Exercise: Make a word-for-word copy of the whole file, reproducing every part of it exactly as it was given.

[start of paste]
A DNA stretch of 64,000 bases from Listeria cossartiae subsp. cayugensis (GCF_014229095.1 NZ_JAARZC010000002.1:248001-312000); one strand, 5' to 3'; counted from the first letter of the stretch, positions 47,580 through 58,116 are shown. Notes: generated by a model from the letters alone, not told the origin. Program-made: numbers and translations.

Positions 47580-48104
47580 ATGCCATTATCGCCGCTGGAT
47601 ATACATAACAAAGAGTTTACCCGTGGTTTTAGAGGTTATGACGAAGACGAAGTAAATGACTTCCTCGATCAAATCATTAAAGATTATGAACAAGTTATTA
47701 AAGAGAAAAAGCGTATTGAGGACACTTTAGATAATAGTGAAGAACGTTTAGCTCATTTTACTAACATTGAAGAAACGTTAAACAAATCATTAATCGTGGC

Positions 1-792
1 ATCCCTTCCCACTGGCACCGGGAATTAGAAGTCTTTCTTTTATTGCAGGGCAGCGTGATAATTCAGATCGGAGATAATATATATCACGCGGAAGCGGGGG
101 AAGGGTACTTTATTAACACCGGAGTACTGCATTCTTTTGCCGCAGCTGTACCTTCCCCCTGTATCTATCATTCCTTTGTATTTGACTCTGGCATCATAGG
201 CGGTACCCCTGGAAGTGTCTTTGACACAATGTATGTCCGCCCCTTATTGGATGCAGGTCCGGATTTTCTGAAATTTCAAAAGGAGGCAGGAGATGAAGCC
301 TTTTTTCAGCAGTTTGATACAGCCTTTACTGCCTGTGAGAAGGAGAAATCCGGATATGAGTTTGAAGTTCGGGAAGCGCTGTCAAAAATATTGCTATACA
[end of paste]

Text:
A DNA stretch of 64,000 bases from Listeria cossartiae subsp. cayugensis (GCF_014229095.1 NZ_JAARZC010000002.1:248001-312000); one strand, 5' to 3'; counted from the first letter of the stretch, positions 47,580 through 58,116 are shown. Notes: generated by a model from the letters alone, not told the origin. Program-made: numbers and translations.

Positions 47580-48104
47580 ATGCCATTATCGCCGCTGGAT
47601 ATACATAACAAAGAGTTTACCCGTGGTTTTAGAGGTTATGACGAAGACGAAGTAAATGACTTCCTCGATCAAATCATTAAAGATTATGAACAAGTTATTA
47701 AAGAGAAAAAGCGTATTGAGGACACTTTAGATAATAGTGAAGAACGTTTAGCTCATTTTACTAACATTGAAGAAACGTTAAACAAATCATTAATCGTGGC

Positions 1-792
1 ATCCCTTCCCACTGGCACCGGGAATTAGAAGTCTTTCTTTTATTGCAGGGCAGCGTGATAATTCAGATCGGAGATAATATATATCACGCGGAAGCGGGGG
101 AAGGGTACTTTATTAACACCGGAGTACTGCATTCTTTTGCCGCAGCTGTACCTTCCCCCTGTATCTATCATTCCTTTGTATTTGACTCTGGCATCATAGG
201 CGGTACCCCTGGAAGTGTCTTTGACACAATGTATGTCCGCCCCTTATTGGATGCAGGTCCGGATTTTCTGAAATTTCAAAAGGAGGCAGGAGATGAAGCC
301 TTTTTTCAGCAGTTTGATACAGCCTTTACTGCCTGTGAGAAGGAGAAATCCGGATATGAGTTTGAAGTTCGGGAAGCGCTGTCAAAAATATTGCTATACA